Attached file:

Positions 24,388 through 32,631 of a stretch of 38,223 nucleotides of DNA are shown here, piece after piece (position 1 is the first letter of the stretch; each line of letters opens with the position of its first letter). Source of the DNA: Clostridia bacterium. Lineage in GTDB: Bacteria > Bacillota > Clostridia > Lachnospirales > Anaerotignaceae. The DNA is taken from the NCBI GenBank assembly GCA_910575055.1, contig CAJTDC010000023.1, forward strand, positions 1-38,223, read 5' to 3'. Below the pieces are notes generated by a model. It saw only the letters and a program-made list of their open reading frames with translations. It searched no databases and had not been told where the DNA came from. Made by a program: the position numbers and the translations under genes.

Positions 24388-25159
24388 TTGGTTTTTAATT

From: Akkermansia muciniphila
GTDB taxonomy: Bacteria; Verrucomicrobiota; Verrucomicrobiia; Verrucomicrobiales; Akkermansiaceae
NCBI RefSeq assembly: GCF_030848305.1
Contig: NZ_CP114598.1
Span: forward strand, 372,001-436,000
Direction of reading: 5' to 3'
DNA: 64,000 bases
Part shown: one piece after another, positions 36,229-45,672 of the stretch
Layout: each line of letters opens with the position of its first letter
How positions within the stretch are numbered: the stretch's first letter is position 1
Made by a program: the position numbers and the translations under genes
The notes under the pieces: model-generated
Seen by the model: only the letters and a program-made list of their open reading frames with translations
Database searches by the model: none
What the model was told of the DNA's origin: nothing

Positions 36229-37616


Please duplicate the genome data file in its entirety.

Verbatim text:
Positions 24,388 through 32,631 of a stretch of 38,223 nucleotides of DNA are shown here, piece after piece (position 1 is the first letter of the stretch; each line of letters opens with the position of its first letter). Source of the DNA: Clostridia bacterium. Lineage in GTDB: Bacteria > Bacillota > Clostridia > Lachnospirales > Anaerotignaceae. The DNA is taken from the NCBI GenBank assembly GCA_910575055.1, contig CAJTDC010000023.1, forward strand, positions 1-38,223, read 5' to 3'. Below the pieces are notes generated by a model. It saw only the letters and a program-made list of their open reading frames with translations. It searched no databases and had not been told where the DNA came from. Made by a program: the position numbers and the translations under genes.

Positions 24388-25159
24388 TTGGTTTTTAATT

From: Akkermansia muciniphila
GTDB taxonomy: Bacteria; Verrucomicrobiota; Verrucomicrobiia; Verrucomicrobiales; Akkermansiaceae
NCBI RefSeq assembly: GCF_030848305.1
Contig: NZ_CP114598.1
Span: forward strand, 372,001-436,000
Direction of reading: 5' to 3'
DNA: 64,000 bases
Part shown: one piece after another, positions 36,229-45,672 of the stretch
Layout: each line of letters opens with the position of its first letter
How positions within the stretch are numbered: the stretch's first letter is position 1
Made by a program: the position numbers and the translations under genes
The notes under the pieces: model-generated
Seen by the model: only the letters and a program-made list of their open reading frames with translations
Database searches by the model: none
What the model was told of the DNA's origin: nothing

Positions 36229-37616